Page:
As the title says, change is the only constant. I am ready for this change and ready to start competing again. In the past couple of days, I have heard things like "you have a mess here", but it is now my mess and we are in it together, so I don't want to hear that stuff anymore. Two days of it was enough and now we turn a new page. From today on, my focus will be to do all I can to help my team succeed, both on the course and off of it. My blog will take on a different tone, but it should be helpful to all of you who play, practice and have a passion for the game. As always, feel free to make suggestions about topics you would like to see covered in the blog.
Today, we are going to talk about types of practice. When you go to the course, you need to have an idea of what it is you want to accomplish. First, what do you want to address? Touch or feel, repetition, mechanics, shot making, routine, creativity, visualization, green reading, distance control, trajectory control, execution, competition, confidence or handling pressure? Any of these things can be your focus and it might be possible to work on more than one thing, but be careful not to get too general. For example, if you want to work on your routine and touch on the greens, you have to first understand how to do it, how to evaluate it and then how to take it with you on to the golf course. Here is an example of a plan to practice those two things.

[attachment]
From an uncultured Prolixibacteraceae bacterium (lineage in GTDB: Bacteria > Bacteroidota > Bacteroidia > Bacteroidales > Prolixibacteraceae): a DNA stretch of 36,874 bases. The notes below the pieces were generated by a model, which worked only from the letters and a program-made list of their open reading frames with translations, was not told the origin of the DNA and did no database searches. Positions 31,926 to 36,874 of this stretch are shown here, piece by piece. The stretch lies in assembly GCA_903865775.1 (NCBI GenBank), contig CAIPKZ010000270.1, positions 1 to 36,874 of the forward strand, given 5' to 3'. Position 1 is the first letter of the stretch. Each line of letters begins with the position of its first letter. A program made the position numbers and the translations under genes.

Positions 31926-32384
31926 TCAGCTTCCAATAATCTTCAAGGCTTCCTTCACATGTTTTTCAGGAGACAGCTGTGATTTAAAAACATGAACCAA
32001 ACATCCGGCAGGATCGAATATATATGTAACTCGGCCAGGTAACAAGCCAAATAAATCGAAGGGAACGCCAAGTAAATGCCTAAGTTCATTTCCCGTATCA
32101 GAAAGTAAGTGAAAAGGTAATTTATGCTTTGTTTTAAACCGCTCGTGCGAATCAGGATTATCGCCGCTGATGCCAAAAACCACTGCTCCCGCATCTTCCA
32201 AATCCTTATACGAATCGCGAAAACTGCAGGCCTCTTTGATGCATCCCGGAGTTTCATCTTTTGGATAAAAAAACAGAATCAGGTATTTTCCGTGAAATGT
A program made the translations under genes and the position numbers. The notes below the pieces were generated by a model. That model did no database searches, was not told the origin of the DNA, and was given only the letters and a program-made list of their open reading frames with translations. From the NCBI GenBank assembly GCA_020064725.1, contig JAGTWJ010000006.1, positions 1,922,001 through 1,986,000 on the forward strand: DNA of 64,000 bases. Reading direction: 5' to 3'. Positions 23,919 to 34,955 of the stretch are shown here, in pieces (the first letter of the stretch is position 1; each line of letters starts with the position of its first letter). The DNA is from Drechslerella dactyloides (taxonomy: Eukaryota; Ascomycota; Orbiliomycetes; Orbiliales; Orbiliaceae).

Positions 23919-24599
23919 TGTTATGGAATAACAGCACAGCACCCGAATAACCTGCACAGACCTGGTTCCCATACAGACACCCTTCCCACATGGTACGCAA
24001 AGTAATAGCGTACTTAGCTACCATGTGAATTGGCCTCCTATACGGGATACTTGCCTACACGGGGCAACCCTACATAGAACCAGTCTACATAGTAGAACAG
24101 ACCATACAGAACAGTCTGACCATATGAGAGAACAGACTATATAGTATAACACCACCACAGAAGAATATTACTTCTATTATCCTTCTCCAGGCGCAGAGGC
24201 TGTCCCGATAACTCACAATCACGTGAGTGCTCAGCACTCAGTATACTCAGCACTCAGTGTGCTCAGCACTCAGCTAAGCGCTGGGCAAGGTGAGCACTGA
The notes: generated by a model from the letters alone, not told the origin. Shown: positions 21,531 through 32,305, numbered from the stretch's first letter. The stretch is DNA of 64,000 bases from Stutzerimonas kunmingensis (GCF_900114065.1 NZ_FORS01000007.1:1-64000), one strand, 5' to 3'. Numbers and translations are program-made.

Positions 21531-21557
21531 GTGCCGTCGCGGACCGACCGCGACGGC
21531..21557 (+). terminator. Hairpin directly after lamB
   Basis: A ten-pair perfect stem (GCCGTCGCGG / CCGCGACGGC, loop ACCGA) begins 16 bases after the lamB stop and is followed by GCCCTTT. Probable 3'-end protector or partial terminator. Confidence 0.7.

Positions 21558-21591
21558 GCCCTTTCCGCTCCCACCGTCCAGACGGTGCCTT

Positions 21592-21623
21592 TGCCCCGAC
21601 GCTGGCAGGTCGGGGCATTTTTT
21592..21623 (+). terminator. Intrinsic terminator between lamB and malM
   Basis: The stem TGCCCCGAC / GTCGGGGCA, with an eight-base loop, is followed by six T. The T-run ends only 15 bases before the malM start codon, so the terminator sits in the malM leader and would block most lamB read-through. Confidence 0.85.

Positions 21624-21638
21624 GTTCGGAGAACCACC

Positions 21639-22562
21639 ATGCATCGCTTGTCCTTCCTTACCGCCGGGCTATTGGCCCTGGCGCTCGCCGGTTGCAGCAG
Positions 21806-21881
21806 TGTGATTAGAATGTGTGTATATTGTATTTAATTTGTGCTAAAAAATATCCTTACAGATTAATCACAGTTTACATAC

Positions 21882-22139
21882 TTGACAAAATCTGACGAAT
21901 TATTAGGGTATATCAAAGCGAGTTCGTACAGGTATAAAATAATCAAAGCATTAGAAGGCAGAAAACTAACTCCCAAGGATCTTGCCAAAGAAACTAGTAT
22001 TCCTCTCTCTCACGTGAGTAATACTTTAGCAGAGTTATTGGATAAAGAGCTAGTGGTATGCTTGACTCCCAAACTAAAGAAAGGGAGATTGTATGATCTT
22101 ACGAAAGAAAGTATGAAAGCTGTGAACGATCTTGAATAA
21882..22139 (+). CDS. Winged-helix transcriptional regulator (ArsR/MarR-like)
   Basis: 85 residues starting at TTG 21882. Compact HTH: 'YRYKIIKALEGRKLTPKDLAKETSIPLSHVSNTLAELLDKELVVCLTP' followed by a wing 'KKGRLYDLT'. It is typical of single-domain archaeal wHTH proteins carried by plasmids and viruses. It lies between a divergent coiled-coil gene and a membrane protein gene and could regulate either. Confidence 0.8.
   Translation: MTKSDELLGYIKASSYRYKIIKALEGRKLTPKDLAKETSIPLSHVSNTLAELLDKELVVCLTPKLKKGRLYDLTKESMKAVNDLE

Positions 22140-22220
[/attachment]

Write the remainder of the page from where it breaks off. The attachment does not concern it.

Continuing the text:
Today's Practice Focus: Routine and Feel on the Greens
I want to feel like my routine helps me narrow my focus on what is important when I putt, which is where I start the ball rolling and my speed control. This should also lead me into working on my speed control on the putts I roll and improve my feel. Today, I will give myself 30 minutes of focused practice to accomplish this.
1. Use only one ball and start close to the hole with each putt from a new spot. Look at the putt from behind and read the speed needed and the amount of break to play. Visualize the entire roll of the putt. Commit to it and take a practice stroke from behind the ball. Step into the putt and execute it. If at any time, my mind wanders to mechanics or slips into doubt, recognize it and step off. Remember to use the routine to prepare for success and go from beginning to end with total commitment.
2. As I move away from the hole, continue to visualize the speed of the putt from beginning to end. Be an athlete and allow my eyes and visualization to speak directly to my hands.
3. Use my routine to get total focus, not to be mechanical or thoughtful, but to be an athlete and let myself perform.
4. Evaluate each routine on a scale of 1-5 for ease, visualization, focus on whats important, commitment and a successful bridge to execution. Work until all routines are at a 4-5 level.
5. Evaluate each putt's speed. If the ball isn't falling into the hole with 1/2 of it below the back lip when it falls or if it doesn't go in and isn't within 2 feet, spend more time at that particular distance. This is really important for me on putts from 5-15 feet. Time putting = Success!
6. The next time I play a practice round, I will evaluate each routine on a scale of 1-5. If I am not at a 4 or 5 level, I will figure out what is getting in my way or failing in the routine and make sure to work on it next time I practice.
Your practice needs to have that type of plan to be truly effective. So many golfers commonly start off working on touch or any subject that seems important and immediately slip into mechanics or forget to think of anything at all. If you know what you need to improve, give yourself a fighting chance to improve it by giving it 100% of your focus for as many practices as it takes to accomplish the improvement needed.
|This is a good shot of a golfer working on mechanics and focus.|